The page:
1.3 Bloom's Taxonomy

1.3 Bloom’s Taxonomy

            Being a KM professional it is essential to understand one of the key concepts “Thinking”. This understanding can enhance our ability to implement an effective KM initiative.

            So the question is "Where should we begin to understand human thinking?". Fortunately, Houghton (2004) has answered this question in these words, "One place to begin is in defining the nature of thinking. Before we can make it better, we need to know more of what it is". In literature,  Benjamin S. Bloom is commonly cited as an authentic scholar who has extensively contemplated the nature of thinking. His masterwork ‘Bloom's Taxonomy’ (Bloom, 1956) has since been translated into 22 languages and is one of the most widely applied and most often cited references in education. 

            The foundation of ‘Bloom’s Taxonomy’ can be traced back to the discussions during the 1948 Convention of the American Psychological Association which led Bloom to spearhead a group of educators who eventually undertook the ambitious task of classifying educational goals and objectives. Their intent was to develop a method of classification for thinking behaviors that were believed to be important in the processes of learning. Eventually, this framework became taxonomy of three domains:

  • The cognitive – mental skills (knowledge domain), consisting of six levels
  • The affective - attitudinal based domain, consisting of five levels, and
  • The psychomotor - skills based domain, consisting of six levels.

Domains of learning.





















         In 1956, eight years after the group first began, work on the cognitive domain was completed and a handbook commonly referred to as "Bloom's Taxonomy" was published (Forehand, 2005). In this section we will focus our attention on the cognitive domain.

Bloom's Taxonomy is a multi-tiered model of classifying thinking according to six cognitive levels of complexity which have often been depicted as a stairway.

 ‘Bloom’s Taxonomy’ is also represented as a pyramid with six distinct levels; shown in figure.

  • Knowledge: Recall data or information
  • Comprehension: Understand the meaning, translation, interpolation, and interpretation of instructions and problems. (State a problem in one's own words.)
  • Application: Use a concept in a new situation or unprompted use of an abstraction. (Applies what was learned into novel situations in the work place.)
  • Analysis: Separates material or concepts into component parts so that its organizational structure may be understood. (Distinguishes between facts and inferences.)
  • Synthesis: Builds a structure or pattern from diverse elements. (Put parts together to form a whole, with emphasis on creating a new meaning or structure.)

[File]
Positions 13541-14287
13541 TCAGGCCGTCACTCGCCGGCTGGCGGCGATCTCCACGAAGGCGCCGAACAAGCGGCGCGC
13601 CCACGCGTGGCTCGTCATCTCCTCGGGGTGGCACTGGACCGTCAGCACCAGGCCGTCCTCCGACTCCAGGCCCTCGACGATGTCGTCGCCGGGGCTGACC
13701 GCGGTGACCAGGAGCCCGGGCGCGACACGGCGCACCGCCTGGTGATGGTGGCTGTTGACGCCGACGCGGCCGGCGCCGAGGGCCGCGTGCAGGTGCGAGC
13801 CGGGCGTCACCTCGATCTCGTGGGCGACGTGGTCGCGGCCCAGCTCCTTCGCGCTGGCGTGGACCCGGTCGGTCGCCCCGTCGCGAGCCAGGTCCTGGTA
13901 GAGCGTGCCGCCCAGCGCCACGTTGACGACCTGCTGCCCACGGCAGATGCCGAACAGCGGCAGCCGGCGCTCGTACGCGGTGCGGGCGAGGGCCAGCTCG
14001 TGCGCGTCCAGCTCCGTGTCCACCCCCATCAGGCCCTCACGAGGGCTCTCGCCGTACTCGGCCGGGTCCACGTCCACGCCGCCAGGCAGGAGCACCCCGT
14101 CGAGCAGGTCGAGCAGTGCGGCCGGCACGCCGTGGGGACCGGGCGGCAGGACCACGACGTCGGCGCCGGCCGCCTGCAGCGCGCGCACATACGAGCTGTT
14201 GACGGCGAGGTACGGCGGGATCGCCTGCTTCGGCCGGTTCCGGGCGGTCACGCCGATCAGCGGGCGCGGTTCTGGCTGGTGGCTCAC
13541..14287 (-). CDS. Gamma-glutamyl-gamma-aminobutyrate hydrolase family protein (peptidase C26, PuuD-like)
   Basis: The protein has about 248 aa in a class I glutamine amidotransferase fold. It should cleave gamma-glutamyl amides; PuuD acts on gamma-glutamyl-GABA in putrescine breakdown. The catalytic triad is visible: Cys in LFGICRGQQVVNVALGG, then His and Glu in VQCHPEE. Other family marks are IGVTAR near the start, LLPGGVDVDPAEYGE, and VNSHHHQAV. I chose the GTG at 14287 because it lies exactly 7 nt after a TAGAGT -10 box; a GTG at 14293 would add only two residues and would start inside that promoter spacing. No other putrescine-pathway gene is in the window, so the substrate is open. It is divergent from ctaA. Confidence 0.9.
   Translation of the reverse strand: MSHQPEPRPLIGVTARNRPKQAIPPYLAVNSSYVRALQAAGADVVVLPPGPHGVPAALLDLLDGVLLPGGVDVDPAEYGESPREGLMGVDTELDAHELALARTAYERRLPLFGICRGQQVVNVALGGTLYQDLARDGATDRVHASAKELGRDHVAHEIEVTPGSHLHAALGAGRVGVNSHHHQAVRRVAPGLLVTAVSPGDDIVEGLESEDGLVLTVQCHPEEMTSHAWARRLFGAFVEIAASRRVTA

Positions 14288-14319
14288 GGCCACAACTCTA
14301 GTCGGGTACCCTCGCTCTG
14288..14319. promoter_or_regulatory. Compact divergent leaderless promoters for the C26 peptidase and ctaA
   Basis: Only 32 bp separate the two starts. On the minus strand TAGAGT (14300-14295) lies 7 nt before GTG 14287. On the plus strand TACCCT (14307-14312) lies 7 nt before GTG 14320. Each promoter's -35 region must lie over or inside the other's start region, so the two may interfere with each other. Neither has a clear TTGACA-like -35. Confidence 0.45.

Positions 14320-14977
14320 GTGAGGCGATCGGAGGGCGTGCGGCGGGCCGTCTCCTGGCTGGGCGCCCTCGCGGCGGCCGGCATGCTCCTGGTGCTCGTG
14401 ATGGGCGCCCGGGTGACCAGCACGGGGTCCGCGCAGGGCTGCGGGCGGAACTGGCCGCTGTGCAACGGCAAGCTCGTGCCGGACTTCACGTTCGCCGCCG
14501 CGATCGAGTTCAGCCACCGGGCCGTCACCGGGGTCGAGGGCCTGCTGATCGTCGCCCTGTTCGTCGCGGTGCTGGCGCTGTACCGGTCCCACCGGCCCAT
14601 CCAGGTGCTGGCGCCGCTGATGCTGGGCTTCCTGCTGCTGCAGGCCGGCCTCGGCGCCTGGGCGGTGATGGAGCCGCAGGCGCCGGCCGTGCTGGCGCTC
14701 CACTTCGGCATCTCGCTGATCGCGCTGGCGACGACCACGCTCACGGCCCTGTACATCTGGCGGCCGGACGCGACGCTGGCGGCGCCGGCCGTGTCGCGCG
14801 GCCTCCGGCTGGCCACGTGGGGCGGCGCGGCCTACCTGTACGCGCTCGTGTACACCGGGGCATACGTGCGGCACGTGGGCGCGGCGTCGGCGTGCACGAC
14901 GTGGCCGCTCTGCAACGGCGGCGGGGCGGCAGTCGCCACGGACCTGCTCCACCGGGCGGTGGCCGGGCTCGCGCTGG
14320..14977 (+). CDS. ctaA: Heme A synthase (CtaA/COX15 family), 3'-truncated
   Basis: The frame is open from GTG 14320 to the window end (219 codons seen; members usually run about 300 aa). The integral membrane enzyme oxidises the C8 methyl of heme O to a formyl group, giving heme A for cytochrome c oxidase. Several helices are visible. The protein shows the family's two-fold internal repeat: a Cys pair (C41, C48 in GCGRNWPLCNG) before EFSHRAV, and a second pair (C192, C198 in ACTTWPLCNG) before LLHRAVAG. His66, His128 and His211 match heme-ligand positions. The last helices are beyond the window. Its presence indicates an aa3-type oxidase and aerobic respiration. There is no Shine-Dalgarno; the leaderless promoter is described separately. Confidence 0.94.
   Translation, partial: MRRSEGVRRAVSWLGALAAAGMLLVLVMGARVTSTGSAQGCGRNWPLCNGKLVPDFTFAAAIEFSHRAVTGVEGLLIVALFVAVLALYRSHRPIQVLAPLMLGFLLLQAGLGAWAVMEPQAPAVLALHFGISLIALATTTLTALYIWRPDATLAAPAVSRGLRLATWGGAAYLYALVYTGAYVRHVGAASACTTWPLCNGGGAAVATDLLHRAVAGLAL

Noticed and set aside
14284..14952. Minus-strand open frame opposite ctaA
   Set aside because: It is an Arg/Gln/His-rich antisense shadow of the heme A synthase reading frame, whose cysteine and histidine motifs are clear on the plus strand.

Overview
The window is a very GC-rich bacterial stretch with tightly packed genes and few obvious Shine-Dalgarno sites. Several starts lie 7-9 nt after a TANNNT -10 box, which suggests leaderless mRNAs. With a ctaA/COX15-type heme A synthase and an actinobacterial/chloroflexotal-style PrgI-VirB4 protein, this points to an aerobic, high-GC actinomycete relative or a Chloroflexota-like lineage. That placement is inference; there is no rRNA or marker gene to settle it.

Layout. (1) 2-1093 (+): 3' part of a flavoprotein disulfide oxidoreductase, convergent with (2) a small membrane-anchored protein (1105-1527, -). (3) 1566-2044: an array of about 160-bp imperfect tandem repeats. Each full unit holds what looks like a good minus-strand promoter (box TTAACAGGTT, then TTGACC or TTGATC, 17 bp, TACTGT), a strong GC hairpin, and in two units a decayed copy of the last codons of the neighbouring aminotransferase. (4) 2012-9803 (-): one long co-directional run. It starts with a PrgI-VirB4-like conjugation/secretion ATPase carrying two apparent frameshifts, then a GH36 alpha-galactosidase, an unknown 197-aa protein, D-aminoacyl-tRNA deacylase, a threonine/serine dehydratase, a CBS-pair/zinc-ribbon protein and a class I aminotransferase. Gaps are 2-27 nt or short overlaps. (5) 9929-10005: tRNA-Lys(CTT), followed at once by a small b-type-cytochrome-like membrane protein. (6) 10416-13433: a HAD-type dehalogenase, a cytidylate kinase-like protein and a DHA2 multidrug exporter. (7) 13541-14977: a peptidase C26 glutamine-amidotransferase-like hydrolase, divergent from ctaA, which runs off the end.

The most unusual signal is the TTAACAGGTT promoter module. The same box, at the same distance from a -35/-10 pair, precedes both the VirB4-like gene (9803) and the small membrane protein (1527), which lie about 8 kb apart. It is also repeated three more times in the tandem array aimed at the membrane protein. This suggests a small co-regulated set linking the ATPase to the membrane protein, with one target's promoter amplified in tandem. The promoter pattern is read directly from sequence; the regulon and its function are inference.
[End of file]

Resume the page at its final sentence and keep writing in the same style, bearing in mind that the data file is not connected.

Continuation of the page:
• Evaluation: Make judgments about the value of ideas or materials.

            The taxonomy depicts a hierarchy in which each level is subsumed by the higher levels. In other words, someone’s   functioning at the 'application' level shows his/her mastery on the material at the 'knowledge' and 'comprehension' levels as well.  Bloom describes each category as a gerund. They are arranged in increasing order, from lower order to higher order known as: lower level thinking and higher level thinking. The lowest three levels are: knowledge, comprehension, and application. The highest three levels are: analysis, synthesis, and evaluation. Each of the categories or taxonomic elements has a number of key verbs associated with it:

  • Knowledge: tell, list, describe, relate, locate, write, find, state, name
  • Comprehension: explain, interpret, outline, discuss, distinguish, predict, restate, translate, compare,  describe
  • Application: solve, show, use, illustrate, construct, complete, examine, classify
  • Analysis: analyze, distinguish, examine, compare, contrast, investigate, categorize, identify, explain, separate, advertise
  • Synthesis: create, invent, compose, predict, plan, construct, design, imagine, propose, devise, formulate
  • Evaluation: judge, select, choose, decide, justify, debate, verify, argue, recommend, assess, discuss, rate, prioritize, determine

            In the 1990's, a former student of Bloom, Lorin Anderson and David Krathwohl, revised Bloom's Taxonomy and published this- Bloom's Revised Taxonomy in 2001. This new taxonomy reflects a more active form of thinking and is perhaps more accurate. Each of the categories or taxonomic elements has a number of key verbs associated with it:


  • Remembering - Recognizing, listing, describing, identifying, retrieving, naming, locating, finding
  • Understanding - Interpreting, Summarizing, inferring, paraphrasing, classifying, comparing, explaining, exemplifying
  • Applying - Implementing, carrying out, using, executing
  • Analyzing - Comparing, organizing, deconstructing, Attributing, outlining, finding, structuring, integrating
  • Evaluating - Checking, hypothesizing, critiquing, Experimenting, judging, testing, Detecting, Monitoring
  • Creating - Designing, constructing, planning, producing, inventing, devising, making

            Although Bloom’s taxonomy is often used in educational setting,   this can also be used in a knowledge distribution environment which may be a work place.